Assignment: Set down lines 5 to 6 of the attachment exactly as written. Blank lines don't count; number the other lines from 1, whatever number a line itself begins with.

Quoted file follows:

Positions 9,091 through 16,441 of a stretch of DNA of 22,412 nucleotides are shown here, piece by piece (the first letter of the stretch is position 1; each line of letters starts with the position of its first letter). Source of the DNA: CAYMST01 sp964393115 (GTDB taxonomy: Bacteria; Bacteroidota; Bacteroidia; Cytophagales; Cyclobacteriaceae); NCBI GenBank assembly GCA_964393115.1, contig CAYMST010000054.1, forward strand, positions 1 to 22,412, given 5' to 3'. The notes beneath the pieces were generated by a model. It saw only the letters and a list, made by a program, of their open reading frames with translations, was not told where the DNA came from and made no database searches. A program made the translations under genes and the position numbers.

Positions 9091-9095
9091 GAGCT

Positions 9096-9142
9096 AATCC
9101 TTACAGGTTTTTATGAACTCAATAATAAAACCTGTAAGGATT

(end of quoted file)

9096 AATCC
9101 TTACAGGTTTTTATGAACTCAATAATAAAACCTGTAAGGATT